PokerStars, 888, Ladbrokes, bwin Receive Online Poker Licenses in Germany’s Schleswig-Holstein
- Schleswig-Holstein Repeals Gaming Law, Votes to Join State Treaty Jan 24
- German Court Suspends Online Gaming Case, Defers to CJEU on Consistancy of Law Jan 24
- Germany's Schleswig-Holstein set to Join Anti-Online Poker Gaming Treaty Jan 11
- Germany's Remaining States to Join Anti-Online Poker State Gaming Treaty Nov 12
- EGBA Pressures EU: German Gaming Regulations Breach Law Oct 04
The German state of Schleswig-Holstein has issued its first licenses for online casino games, including poker, according to a press release issued by the State today.
Twelve operators, including Ladbrokes, 888 and Betfair have received licenses. PokerStars, under subsidiary name REEL Germany Limited (Malta), is also listed, along with ElectraWorks, a bwin.party subsidiary.
Bet-at-home, mybet, and bet365 were also on the list published today.
The licenses give operators the ability to offer a wide selection of “online casino games,” and online poker falls into this category.
The regulations contain various stipulations to protect players, including outlawing online poker bots. Online casinos must include “hourly reality checks” to inform players how much they have won or lost, and operators must demonstrate how they secure their IT infrastructure and player data.
Today’s news further muddies the confusing state of affairs in Germany.
The country has new Federal online gaming regulation, which allows for only a limited number of sports betting licenses, and maintains that online poker is not permitted. It was ratified by 15 of the 16 states in July of this year.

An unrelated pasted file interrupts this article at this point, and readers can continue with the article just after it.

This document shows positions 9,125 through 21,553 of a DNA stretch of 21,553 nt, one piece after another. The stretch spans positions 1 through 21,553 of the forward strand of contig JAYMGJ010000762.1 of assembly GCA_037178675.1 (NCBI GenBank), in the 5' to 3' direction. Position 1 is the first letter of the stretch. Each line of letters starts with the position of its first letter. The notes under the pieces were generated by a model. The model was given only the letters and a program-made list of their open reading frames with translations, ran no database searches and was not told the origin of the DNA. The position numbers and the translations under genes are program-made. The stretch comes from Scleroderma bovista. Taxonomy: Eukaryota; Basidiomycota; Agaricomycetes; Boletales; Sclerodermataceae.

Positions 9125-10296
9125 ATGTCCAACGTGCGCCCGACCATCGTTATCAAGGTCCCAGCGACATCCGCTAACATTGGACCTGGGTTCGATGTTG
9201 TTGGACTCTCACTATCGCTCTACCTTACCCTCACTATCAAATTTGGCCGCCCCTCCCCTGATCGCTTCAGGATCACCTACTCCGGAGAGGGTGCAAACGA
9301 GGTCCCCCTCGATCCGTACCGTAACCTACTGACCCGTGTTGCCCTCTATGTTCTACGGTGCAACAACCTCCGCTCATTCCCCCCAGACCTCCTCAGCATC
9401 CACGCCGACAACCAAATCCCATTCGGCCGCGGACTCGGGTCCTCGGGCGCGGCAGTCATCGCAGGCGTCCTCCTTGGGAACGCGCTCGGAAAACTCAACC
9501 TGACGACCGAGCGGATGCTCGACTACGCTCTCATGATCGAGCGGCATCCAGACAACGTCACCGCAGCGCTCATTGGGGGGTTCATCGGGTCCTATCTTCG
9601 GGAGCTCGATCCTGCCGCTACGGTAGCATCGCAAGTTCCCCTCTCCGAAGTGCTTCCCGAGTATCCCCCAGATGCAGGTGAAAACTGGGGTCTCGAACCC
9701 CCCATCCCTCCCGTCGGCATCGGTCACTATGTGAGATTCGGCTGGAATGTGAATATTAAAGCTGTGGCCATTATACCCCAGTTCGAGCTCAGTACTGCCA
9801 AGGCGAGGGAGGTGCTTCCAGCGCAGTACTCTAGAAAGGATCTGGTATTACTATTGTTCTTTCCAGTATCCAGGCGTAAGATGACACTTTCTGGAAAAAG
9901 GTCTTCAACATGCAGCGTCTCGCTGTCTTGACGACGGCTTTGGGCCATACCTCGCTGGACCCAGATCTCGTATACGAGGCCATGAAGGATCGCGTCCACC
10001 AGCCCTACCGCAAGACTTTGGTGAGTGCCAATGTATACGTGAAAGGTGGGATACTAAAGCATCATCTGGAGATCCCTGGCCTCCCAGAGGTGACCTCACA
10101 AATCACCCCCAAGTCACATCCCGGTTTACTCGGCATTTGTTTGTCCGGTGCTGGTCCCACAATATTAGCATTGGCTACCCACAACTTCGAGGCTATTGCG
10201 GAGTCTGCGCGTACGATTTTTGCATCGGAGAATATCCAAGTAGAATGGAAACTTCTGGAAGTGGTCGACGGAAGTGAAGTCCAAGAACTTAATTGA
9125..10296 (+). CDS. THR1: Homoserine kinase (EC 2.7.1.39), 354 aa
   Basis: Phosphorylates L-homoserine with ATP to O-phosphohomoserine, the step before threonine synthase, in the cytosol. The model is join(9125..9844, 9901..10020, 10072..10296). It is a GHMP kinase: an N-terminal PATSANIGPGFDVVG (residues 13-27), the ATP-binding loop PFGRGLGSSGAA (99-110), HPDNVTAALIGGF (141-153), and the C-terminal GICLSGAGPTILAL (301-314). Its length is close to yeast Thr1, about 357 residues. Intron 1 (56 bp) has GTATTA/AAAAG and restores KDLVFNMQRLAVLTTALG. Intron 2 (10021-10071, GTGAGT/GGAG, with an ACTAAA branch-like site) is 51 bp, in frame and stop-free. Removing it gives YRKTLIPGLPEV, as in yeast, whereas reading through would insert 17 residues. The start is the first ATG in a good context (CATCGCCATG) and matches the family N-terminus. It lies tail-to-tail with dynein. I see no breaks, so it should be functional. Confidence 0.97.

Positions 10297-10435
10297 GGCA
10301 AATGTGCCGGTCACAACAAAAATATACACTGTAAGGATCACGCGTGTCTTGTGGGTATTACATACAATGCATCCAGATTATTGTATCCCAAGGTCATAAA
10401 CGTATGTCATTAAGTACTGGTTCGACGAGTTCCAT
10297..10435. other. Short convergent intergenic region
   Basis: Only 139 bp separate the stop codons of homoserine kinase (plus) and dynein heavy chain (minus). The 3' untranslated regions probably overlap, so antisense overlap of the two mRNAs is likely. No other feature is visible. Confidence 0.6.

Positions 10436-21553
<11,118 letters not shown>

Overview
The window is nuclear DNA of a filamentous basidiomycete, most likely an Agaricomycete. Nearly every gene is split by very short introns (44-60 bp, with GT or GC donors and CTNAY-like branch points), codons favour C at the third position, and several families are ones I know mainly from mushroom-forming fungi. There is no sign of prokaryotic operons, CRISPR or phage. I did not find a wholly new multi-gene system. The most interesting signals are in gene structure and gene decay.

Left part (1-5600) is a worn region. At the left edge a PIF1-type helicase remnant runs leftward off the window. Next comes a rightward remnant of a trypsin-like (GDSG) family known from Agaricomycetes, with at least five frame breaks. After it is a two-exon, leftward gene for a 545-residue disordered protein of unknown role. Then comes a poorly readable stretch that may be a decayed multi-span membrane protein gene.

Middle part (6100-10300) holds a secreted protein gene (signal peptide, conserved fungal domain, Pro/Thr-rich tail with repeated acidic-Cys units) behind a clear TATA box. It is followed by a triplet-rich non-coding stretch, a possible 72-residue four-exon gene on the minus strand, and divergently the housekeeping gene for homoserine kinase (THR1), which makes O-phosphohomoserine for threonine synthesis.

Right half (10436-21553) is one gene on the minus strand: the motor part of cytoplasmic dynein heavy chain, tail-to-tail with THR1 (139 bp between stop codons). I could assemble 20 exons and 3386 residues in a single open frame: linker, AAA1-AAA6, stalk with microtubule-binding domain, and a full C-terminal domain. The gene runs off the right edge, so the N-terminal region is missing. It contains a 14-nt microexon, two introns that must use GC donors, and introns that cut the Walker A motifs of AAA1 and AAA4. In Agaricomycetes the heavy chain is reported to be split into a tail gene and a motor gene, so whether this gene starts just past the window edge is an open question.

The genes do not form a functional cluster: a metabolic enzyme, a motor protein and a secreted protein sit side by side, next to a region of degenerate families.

The last remaining state Schleswig-Holstein passed its own state gaming regulation, a more permissive law that permitted unrestricted licenses and support for online casino and poker. 15 licences have been awarded to sportsbooks, and today marks an addition of 12 more—and the first outside of sports betting.
However, the new coallition government has pledged to join the State Treaty and repeal the new gambling law, and it was a commitment restated in today’s press release.
It initially considered revoking licenses, but later admitted it was not in its legal power to do so.
It will therefore continue to process online gaming applications. Licenses are valid for six years. Potentially, licensees will be able to admit any German customer onto its licensed site, although this remains unclear.
In August, the new SH government also conceded that licenses outside sports betting must also be processed, paving the way for today’s new licensees.
There are a further 18 casino applicants, and 24 sports betting applicants, that will be processed in due course.
Industry groups maintain that the Germany State Treaty is illegal under EU law, with the EGBA submitting a formal complaint to the European Commission. In March this year the Commission ordered Germany to prove that its ban on online poker under the State Treaty could be justified. The Schleswig-Holstein regulation as already received the approval of the EU Commission.